Subject: Re: [xsl] Preferred declarative approach for outputting tallies based on complex triggers|
From: David Rudel <fwqhgads@xxxxxxxxx>
Date: Thu, 10 Apr 2014 14:20:00 +0200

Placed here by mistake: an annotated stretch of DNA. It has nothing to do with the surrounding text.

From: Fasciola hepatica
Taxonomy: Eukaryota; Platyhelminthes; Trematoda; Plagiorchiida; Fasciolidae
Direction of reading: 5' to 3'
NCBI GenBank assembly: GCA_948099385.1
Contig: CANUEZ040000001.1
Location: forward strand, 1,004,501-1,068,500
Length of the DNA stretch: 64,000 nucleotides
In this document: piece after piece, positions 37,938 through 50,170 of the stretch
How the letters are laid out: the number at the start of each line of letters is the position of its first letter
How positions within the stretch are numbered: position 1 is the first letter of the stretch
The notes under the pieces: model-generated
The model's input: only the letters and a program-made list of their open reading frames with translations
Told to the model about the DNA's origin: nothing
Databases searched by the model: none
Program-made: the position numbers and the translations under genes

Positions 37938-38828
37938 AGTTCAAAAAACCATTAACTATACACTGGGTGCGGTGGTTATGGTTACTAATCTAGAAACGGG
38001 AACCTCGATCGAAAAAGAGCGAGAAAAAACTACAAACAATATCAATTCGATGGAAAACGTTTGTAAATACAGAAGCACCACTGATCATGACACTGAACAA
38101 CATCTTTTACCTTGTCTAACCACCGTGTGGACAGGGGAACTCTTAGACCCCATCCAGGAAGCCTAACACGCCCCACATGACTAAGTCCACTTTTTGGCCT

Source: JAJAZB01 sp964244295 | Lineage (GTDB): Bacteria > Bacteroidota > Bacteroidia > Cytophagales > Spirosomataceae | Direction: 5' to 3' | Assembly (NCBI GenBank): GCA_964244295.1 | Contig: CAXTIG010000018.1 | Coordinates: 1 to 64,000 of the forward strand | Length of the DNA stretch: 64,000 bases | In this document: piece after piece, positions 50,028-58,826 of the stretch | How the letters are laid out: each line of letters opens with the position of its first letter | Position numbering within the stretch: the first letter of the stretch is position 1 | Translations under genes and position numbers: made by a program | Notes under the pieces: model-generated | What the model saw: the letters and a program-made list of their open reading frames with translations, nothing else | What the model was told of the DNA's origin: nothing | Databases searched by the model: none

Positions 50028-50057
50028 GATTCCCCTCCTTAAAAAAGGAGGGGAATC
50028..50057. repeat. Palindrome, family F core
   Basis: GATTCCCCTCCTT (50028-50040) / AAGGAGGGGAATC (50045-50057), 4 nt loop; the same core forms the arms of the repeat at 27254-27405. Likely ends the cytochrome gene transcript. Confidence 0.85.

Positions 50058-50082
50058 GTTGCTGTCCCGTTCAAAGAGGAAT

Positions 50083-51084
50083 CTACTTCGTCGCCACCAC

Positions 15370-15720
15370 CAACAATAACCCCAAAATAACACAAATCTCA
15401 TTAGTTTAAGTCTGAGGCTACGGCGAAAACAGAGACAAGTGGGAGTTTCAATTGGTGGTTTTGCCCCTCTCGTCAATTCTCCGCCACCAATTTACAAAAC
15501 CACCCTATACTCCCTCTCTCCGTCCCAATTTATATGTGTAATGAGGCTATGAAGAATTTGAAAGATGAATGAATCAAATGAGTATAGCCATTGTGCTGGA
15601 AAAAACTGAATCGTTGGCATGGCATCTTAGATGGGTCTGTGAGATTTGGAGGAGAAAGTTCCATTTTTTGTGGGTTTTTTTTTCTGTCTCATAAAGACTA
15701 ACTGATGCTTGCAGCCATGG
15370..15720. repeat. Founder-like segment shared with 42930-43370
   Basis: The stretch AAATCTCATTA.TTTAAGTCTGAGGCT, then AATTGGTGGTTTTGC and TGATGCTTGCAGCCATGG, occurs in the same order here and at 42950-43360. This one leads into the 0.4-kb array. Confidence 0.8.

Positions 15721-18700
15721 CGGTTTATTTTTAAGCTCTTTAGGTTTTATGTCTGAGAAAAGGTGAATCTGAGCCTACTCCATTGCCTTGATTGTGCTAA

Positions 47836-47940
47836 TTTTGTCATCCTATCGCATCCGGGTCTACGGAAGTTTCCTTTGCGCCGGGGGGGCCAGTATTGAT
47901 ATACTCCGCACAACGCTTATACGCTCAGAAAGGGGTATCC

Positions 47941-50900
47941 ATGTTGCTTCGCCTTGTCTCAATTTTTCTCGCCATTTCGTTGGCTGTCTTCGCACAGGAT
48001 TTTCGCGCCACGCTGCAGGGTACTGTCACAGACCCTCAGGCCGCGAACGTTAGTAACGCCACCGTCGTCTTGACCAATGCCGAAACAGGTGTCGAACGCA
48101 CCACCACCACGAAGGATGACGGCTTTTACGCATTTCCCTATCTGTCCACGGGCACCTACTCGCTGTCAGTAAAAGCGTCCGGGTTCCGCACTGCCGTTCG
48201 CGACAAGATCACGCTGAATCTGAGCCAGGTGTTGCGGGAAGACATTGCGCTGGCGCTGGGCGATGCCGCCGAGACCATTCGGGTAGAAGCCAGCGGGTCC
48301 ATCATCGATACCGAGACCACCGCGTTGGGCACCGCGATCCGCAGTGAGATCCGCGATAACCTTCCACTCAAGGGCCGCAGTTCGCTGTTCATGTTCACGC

On Thu, Apr 10, 2014 at 2:00 PM, David Carlisle <davidc@xxxxxxxxx> wrote: > Well quite I was going to ask what you mean by > "declarative/non-declarative and "updating state variables" in an XSLT > system. Didn't you hear? Michael Kay showed us how to update variables in XSLT :J (reference to another thread...) Seriously, I was just referring to using a variable of the same name in a new scope, as in: <xsl:next-iteration> <xsl:param name="var1" select="$new.var1"/> </xsl:next-iteration> > I'd do something like something (untested) > > <xsl:variable name="sids" select="31,35"/> > <xsl:variable name="a" select="(item,item[@id=$sids])[last()]"/> > <xsl:variable name="b" > select="(item[last()],item[@id=$sids][last()])[last()]"/> > <xsl:variable name="s" select="$a|item[$a<<.][.<<$b]|$b"/> > > no of items <xsl:value-of select="count($s)"/> > no of specials <xsl:value-of select="count($s[@id=$sids])/> > avg <xsl:value of select="sum($s/@value) div count($s)"/> > Thanks, David. I was trying to avoid this approach for performance considerations. I wanted to do this type of analysis in a single pass. (Also, I don't think this specific implementation addresses the possibility that an item with the same @id might show up multiple times, and only the first one is "special." So I was expecting this approach to need something like "for $s in $sids return index-of($s, $seq/@id)" to retrieve the positions of the special items... this seemed to me to be quite expensive if there were several such items and the number of $items is large. So I was planning on using <xsl:iterate> and keeping track of information such as: Have I seen a special item yet? (this is what I mean as a "trigger" as it signals when to start keeping track of data.) What $sids have I not seen yet? (This lets me judge whether a given item is "special" since it is only special the first time.) What is the sum of all values for @value among items I _know_ to be in the subsequence I care about. What is the sum of all values for @value that I have seen since the last time I saw a special item? (This sum will be added to the above sum next time I see a special id for the first time.) And similar information like the above that can then be brought together at the end to give the results I want in a single pass. -David -- "A false conclusion, once arrived at and widely accepted is not dislodged easily, and the less it is understood, the more tenaciously it is held." - Cantor's Law of Preservation of Ignorance.